Nicaragua: ‘No way out of the current crisis without the Church’

FROM SPRING TO SUMMER 2019, there were a series of violent clashes in Nicaragua, pitting government troops against protesters. Hundreds were killed, mostly young demonstrators. The government says 150 died, but unofficial estimates put the number at more than 500. The country’s Catholic Church, strongly advocating dialogue, has played a crucial role in curbing further violence. Marco Mencaglia, desk officer for Nicaragua at Aid to the Church in Need, gives his impressions from a recent visit to the country.

What is the current situation in Nicaragua?

The political climate in the country remains extremely tense. At this time, the fate of many young people has yet to be decided. Hundreds of them are still in prison for political reasons relating to the suppression of the protests. Less blatant forms of discrimination also have a negative impact on life in the country.


What role did the Catholic Church play during this time?

The Catholic Church is playing a decisive role in finding a peaceful solution for the conflict because it is an institution that is deeply rooted in society. After the first protests, the government asked the Church to play a mediating role. However, the dialogue was aborted by the government after eight meetings. A fierce campaign was initiated by government circles to discredit the Catholic Church. Strong allegations were made against Church leaders and Catholics were called “putschists” and “terrorists.” At the same time, measures were taken to keep tabs on everything the priests said and did. Thus, for example, the content of Sunday sermons is monitored closely.

In addition, there are reports of violent measures being taken to harass persons who suspected of having provided some form of material support for the protests, even if they were not directly involved in the clashes. Over the course of my visit, one sentence came up again and again: “Young and Catholic is a dangerous thing to be in Nicaragua today.”

What impressed you most during your trip?

The courage of the Church as it worked to prevent even more violence during the months of conflict. The protest organizers closed off the main roads in many regions of the country, bringing life to a standstill in the country for weeks. There are many photos showing priests in particularly tense situations, standing with arms raised between armed government forces who were about to take down blockades by force, and protesters who had resolved to show resistance. By risking their own lives, these priests, most of them young men, saved the lives of many young people on both sides of the conflict. Many churches took in hundreds of wounded, converting church buildings into makeshift field hospitals.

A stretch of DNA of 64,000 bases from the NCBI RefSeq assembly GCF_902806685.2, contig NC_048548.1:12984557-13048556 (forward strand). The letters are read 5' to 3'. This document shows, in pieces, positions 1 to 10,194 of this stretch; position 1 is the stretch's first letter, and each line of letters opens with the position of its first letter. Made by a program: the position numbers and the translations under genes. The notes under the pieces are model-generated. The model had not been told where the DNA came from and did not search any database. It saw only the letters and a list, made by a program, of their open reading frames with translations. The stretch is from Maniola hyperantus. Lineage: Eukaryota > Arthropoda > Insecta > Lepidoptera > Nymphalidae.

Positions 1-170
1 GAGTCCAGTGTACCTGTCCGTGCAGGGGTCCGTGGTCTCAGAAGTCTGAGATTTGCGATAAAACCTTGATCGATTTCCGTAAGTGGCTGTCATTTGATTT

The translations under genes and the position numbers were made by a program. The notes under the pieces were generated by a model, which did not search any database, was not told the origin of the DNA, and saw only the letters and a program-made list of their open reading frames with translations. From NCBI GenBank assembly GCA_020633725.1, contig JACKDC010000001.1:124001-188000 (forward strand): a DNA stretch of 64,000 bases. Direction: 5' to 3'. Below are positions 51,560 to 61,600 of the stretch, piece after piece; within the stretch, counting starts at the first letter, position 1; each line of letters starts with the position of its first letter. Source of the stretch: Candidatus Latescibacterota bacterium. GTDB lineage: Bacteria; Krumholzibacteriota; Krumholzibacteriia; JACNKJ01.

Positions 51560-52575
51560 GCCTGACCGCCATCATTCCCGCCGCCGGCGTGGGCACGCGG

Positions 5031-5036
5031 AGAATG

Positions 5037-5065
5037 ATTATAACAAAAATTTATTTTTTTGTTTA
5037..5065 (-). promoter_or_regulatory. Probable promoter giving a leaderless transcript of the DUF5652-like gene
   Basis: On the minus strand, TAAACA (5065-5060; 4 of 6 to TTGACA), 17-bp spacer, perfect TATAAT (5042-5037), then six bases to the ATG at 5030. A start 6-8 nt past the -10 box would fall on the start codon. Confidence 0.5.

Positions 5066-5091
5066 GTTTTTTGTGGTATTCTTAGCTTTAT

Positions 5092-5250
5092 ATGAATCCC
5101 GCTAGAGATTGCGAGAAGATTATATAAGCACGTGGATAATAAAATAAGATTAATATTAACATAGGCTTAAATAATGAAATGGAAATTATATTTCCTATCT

In spite of the campaign to discredit the Church, recent, independent surveys have shown that the Church as an institution continues to enjoy a very high level of credibility. The number of vocations to the priesthood continues to rise practically everywhere in the country. Each year, new parishes are created. The number of applications received from people interested in taking part in educational courses offered by the Church is also growing.

Is there a way out of the crisis?

The Nicaraguan Church has said time and again that the only way out of the crisis is through dialogue and by supporting a process that ensures that the fundamental rules of democracy—foremost, free and fair elections—are respected. That will channel the energy of young people for the good of the country. It is important to avoid starting new conflicts with the help of all sectors of society. I would even go so far as to say that there is no peaceful way out of the current situation without the involvement of the Church. At a spiritual and social level, the Church continues to play a decisive and unique role in Nicaragua as it moves along the difficult path to healing the deep wounds left by last year’s deadly clashes.

What does the Nicaraguan Church need most?

It is necessary to pray for the people who have distanced themselves from the Church for political reasons—that they may return to the community of the Church. These are difficult processes that quietly continue to move forward in spite of the many problems. During these precarious times, the Nicaraguan Church needs to feel the solidarity of the world Church in prayer and its ongoing attention.

Aid to the Church in Need supports the Church in Nicaragua through supporting seminarians, funding the establishment of new parishes, and with programs providing for the formation of young people.

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